UK Proposes New Incentives for Electric Cars in Clean Air Zones
【Summary】In order to meet European clean-air standards, authorities plan to roll out special benefits for EV drivers, such as priority at traffic lights and access to one-way streets. The latter privilege would work by allowing EVs to go against the normal flow of traffic in an extra lane.
By Michael Cheng
The UK has huge plans to streamline its clean air initiatives in the next four years. Earlier this month, the government announced a ground-breaking proposal that focuses on improving air quality in five highly populated English cities by 2020. The somewhat controversial program takes aim at smoke-belching commercial vehicles, while offering incentives for EV owners.
"We need to tackle air pollution and creating Clean Air Zones will improve the quality of life for people who live and work in our towns and cities, both now and in the future," said Therese Coffey, UK environment minister.
The five clean air zones that the Department for Transport plans to target includes the following cities: Birmingham, Leeds, Nottingham, Derby and Southampton. Read on to learn how the proposal could affect local consumers of EVs and Ultra-Low Emission Vehicles (ULEVs).
Getting into the Priority Lane
In order to meet European clean-air standards, authorities plan to roll out special benefits for EV drivers, such as priority at traffic lights and access to one-way streets. The latter privilege would work by allowing EVs to go against the normal flow of traffic in an extra lane. Moreover, the Draft Clean Air Zone Framework suggests offering discounted rates for paid parking slots in the city to individuals who adhere to best practices in lowering harmful car emission levels. The Government Car Service, which already owns four EVs, also intends to expand its fleet through the addition of two new Nissan LEAF electric cars.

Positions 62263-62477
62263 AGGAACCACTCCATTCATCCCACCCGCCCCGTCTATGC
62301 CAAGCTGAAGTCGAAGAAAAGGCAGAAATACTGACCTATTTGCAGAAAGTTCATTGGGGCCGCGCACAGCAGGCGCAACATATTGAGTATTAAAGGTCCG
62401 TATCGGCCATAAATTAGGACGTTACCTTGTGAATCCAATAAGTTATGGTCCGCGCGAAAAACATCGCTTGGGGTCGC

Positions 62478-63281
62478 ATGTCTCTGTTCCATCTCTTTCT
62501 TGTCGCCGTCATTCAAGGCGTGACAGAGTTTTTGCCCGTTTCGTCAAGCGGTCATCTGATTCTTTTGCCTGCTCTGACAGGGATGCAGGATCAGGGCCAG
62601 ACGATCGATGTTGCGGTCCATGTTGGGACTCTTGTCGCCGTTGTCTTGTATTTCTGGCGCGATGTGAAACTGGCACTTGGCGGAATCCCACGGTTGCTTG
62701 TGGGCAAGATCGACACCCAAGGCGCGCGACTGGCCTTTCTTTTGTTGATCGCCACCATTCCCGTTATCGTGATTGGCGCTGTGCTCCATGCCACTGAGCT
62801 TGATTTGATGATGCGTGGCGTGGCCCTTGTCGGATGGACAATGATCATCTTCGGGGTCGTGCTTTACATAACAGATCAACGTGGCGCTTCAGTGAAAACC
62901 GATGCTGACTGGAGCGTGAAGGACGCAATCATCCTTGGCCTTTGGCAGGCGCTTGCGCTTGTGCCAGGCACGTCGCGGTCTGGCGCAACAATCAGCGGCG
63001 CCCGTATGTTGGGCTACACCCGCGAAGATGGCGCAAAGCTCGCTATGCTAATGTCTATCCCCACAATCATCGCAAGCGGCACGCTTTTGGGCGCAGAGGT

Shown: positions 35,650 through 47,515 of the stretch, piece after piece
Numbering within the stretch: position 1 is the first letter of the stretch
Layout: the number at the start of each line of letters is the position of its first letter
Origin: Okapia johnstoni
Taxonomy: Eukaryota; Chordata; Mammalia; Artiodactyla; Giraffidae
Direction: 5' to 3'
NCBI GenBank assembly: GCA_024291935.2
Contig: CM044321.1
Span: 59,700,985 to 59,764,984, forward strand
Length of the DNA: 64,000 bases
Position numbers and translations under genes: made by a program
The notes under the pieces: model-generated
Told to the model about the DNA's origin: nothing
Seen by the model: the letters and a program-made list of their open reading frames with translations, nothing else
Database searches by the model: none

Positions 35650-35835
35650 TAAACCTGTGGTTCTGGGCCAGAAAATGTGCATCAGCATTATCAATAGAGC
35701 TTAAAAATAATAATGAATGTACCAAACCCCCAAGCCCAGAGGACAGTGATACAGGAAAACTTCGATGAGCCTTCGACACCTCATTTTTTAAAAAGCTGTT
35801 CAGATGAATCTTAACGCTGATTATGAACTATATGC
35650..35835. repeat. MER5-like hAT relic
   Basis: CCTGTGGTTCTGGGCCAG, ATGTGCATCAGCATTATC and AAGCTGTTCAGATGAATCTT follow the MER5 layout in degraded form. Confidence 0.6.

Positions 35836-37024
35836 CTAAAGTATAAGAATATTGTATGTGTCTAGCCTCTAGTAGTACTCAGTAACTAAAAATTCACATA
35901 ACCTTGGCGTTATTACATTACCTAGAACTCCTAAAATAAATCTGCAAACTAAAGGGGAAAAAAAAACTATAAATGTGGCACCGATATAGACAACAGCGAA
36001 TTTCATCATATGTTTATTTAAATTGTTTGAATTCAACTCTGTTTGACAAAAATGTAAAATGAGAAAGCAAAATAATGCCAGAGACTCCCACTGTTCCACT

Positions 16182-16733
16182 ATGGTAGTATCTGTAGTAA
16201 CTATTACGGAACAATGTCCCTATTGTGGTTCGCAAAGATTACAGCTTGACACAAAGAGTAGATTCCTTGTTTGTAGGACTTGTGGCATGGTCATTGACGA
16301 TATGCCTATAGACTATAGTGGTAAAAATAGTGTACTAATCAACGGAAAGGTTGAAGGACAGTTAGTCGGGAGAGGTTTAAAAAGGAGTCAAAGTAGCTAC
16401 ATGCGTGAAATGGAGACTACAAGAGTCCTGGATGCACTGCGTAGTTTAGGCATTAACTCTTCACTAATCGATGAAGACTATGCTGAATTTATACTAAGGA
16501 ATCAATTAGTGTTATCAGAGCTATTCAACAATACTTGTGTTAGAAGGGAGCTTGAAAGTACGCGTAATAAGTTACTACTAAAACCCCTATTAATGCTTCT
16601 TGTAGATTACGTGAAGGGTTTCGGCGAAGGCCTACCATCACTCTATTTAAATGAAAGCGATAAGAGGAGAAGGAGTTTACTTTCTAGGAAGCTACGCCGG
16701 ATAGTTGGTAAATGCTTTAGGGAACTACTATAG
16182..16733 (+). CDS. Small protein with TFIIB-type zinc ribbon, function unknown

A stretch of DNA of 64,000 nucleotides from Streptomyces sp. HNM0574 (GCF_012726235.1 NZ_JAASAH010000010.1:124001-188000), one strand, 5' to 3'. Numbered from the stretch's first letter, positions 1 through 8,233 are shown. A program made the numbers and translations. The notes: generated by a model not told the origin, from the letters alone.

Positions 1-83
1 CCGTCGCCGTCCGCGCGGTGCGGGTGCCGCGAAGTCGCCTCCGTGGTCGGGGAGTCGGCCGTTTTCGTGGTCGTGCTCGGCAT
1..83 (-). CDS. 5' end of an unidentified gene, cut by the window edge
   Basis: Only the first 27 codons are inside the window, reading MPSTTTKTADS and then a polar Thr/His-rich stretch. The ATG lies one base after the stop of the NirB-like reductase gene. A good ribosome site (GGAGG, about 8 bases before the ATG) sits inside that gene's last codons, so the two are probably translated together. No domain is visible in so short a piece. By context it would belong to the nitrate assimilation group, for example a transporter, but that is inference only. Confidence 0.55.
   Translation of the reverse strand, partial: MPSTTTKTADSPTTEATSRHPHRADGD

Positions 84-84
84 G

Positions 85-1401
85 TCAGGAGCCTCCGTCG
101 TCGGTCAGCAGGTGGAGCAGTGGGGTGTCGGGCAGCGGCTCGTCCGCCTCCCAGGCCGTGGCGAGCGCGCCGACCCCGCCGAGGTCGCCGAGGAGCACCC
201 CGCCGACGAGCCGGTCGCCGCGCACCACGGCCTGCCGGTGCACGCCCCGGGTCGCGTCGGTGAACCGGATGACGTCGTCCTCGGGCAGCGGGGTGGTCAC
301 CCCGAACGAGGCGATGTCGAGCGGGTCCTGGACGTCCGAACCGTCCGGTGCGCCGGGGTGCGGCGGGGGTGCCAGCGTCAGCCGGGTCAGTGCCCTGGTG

Through the framework, the environment department has made several eye-opening recommendations surrounding the lack of infrastructure for EVs. In a move to address EV charging issues in the area, the group has allocated $42 million for new charging stations. The charging hubs will be strategically installed along popular routes, destinations and buildings. In addition to EVs, it will also cater to electric scooters and battery-powered skateboards.
The local authority's proposal could not have come at a better time. Air pollution is responsible for over 50,000 deaths in the UK per year, which equates to roughly $33.7 billion in damages. On a positive note, adoption rates for ULEVs in the area are on the rise. In the past two years, Britain experienced a whopping 250 percent increase in ULEV registrations. Industry experts closely monitoring the sector expect this trend to develop prolifically in the next decade.
Restricting Air-Polluting Cars
Individuals driving cars that fail to meet the framework's guidelines for clean air could face several penalties. Under the proposal, the government could implement fines to "dirty" buses and taxis. It is important to consider that this does not include private cars and motor bikes. The environment department confirmed that the group may also roll out stricter licensing requirements for owners of public transportation vehicles.
"Requiring just five cities in the UK to introduce clean air zones doesn't solve a national problem which causes thousands of premature deaths. Other local authorities won't introduce voluntary clean air zones unless they are made to, or paid to," said Alan Andrews, a lawyer based in Britain.
Michael Cheng is a legal editor and technical writer with publications for Blackberry ISHN Magazine Houzz and Payment Week. He specializes in technology business and digesting hard data. Outside of work Michael likes to train for marathons spend time with his daughter and explore new places.
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